MSPs grill Fergus Ewing over missed farm payments fiasco

While it was admitted that it now looks almost certain that the Scottish Government will fail to complete the required 95.24 per cent of farm support payments by the end of June deadline, this target will only be missed by 'a few percentage points'.

Fergus Ewing expects about 90% of farm support payments to be made by tomorrow's deadline. Picture: John Devlin

Undergoing another grilling at the hands of the Scottish Parliament’s rural economy and connectivity committee, cabinet secretary Fergus Ewing yesterday said that with 15,115 basic and greening payments valued at £311 million – around 82 per cent of 2016’s likely total payments – confirmed as completed by Tuesday night, he expected around 90 per cent to be paid by tomorrow’s cut-off date.

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“And, while the deadline is of great importance for the EU, getting the balance of their payments is probably more important to farmers and we will keep the pressure on with the aim of getting the vast bulk finalised shortly after 30 June and all eligible payments completed by the end of August,” he pledged.

MSPs questioned him on the details of exactly when the Scottish Government had applied to the European Commission for an extension of the payment window until 15 October – and who knew about it – with North-east MSP Peter Chapman claiming several “clear opportunities” had been missed to inform parliament and the farming industry of the move.

Claiming that the application had been a “prudent contingency”, Ewing dismissed the possible £60m of fines mentioned by the parliament’s audit committee which had conducted a review of the IT system’s operations as “speculative”.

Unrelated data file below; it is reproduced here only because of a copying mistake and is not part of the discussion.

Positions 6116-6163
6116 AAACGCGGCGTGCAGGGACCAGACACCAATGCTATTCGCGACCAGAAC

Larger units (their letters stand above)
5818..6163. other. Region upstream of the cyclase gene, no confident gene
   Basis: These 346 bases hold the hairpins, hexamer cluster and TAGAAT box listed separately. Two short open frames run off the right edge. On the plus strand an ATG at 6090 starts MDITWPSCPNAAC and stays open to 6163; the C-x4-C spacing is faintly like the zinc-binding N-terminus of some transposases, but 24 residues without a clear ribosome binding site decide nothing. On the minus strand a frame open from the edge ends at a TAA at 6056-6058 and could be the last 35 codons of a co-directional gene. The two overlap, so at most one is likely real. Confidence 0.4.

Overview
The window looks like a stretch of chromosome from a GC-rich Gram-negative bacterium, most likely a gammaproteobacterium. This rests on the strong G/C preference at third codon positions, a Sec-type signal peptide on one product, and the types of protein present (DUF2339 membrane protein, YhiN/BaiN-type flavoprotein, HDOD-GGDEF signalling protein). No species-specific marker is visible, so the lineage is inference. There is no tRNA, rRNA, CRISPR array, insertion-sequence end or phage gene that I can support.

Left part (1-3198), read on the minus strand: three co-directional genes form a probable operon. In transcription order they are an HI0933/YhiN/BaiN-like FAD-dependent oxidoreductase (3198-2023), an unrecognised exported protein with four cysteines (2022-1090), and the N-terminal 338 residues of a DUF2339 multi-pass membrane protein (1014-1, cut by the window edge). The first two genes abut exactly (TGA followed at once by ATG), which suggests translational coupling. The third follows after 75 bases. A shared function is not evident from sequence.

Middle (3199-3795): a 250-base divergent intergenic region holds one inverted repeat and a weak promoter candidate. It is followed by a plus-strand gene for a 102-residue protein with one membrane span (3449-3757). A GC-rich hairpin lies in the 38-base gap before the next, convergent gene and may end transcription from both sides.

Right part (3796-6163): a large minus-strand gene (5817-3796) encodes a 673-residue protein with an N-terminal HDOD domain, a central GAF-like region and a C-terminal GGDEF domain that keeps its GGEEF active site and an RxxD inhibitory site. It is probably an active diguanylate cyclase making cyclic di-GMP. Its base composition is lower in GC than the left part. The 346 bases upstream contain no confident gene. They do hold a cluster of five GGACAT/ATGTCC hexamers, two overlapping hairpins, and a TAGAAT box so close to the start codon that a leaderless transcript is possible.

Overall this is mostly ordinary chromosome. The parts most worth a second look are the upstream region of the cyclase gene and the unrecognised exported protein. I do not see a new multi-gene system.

He said that due to the complicated nature of how fines and disallowances were calculated, there was still no clear indication even of the situation on 2015 payment.

“The audit committee suggested that 2015 fines could be between £45m and £125m – but while we can’t even make anything as strong as an estimate yet, indicative figures would suggest that any fine for that year could be closer to £5m than the figures mentioned.”

Ewing also grasped the morning’s news of further cyber attacks to defend his decision not to release the details of the Fujitsu report conducted into the £180m IT system.

“As the recent plethora of cyber attacks confirm, it would have been foolish of me to release not only the details of the vulnerabilities but even to release details of the systems used which security experts warned me could be used by hackers,” he said.

Asked by committee chairman Edward Mountain if a loan scheme would be required for the 2017 payments, Ewing said that the over-riding aim would be to have the system working fast enough that one wouldn’t be needed, but added: “If that isn’t possible then there will be a loan scheme if one is needed.”

He said that a decision on this would be made soon – and if there was any threat that payments would not be completed within the EU’s time-frame, then another loan scheme would ensure that farmer’s cash flow was not jeopardised.

Speaking later, NFU Scotland’s chief executive, Scott Walker, said farmers were still smarting from not being informed about the extension application at the Highland Show.

Walker added: “Complete trust and confidence in the IT system will only be achieved when the Scottish Government outlines a clear monthly timetable for payment delivery and that timetable is met without exception.”

Sheep cash held up again

Only around two-thirds of hill farmers will receive sheep payments by the end of this month, it was revealed yesterday.

The Scottish upland sheep support scheme (SUSSS) payment run will mean that around 700 of the 1,050 eligible producers can expect to see a payment of around £65 per eligible animal reach their bank accounts in coming days.

However, the remainder will need to wait until next month for the support – originally promised for a May delivery.

This means that more than £2m of the £6.7m payments under the 2016 scheme will be further delayed – and while the initial announcement indicated that payment would reach all producers, a correction was issued late in the day.

NFU chief executive Scott Walker said that while the news would be welcomed by those in the first payment run, the delays for others would be a further blow to confidence in the system.

Union vice-president Martin Kennedy said that the union was still focused on changes to help the funding hit its intended target – and that claimants were less likely to fall foul of the various “legislative trip wires and a Draconian penalty matrix” for any breaches.

“NFU Scotland still believes improvements including a wider application period would be of genuine benefit to the scheme,” said Kennedy.